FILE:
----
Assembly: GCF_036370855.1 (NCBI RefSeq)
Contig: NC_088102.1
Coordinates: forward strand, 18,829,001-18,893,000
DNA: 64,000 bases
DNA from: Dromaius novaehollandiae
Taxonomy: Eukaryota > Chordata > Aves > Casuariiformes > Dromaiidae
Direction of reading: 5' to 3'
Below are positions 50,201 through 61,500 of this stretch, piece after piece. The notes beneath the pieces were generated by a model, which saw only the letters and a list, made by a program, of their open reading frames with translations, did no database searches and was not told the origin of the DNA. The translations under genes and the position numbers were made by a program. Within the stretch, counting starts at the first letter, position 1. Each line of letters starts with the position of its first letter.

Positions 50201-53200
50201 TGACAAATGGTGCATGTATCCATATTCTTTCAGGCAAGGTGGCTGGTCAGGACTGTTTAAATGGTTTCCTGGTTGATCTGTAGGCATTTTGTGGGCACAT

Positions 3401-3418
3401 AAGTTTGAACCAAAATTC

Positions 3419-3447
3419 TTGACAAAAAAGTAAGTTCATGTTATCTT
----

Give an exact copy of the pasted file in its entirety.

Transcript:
Assembly: GCF_036370855.1 (NCBI RefSeq)
Contig: NC_088102.1
Coordinates: forward strand, 18,829,001-18,893,000
DNA: 64,000 bases
DNA from: Dromaius novaehollandiae
Taxonomy: Eukaryota > Chordata > Aves > Casuariiformes > Dromaiidae
Direction of reading: 5' to 3'
Below are positions 50,201 through 61,500 of this stretch, piece after piece. The notes beneath the pieces were generated by a model, which saw only the letters and a list, made by a program, of their open reading frames with translations, did no database searches and was not told the origin of the DNA. The translations under genes and the position numbers were made by a program. Within the stretch, counting starts at the first letter, position 1. Each line of letters starts with the position of its first letter.

Positions 50201-53200
50201 TGACAAATGGTGCATGTATCCATATTCTTTCAGGCAAGGTGGCTGGTCAGGACTGTTTAAATGGTTTCCTGGTTGATCTGTAGGCATTTTGTGGGCACAT

Positions 3401-3418
3401 AAGTTTGAACCAAAATTC

Positions 3419-3447
3419 TTGACAAAAAAGTAAGTTCATGTTATCTT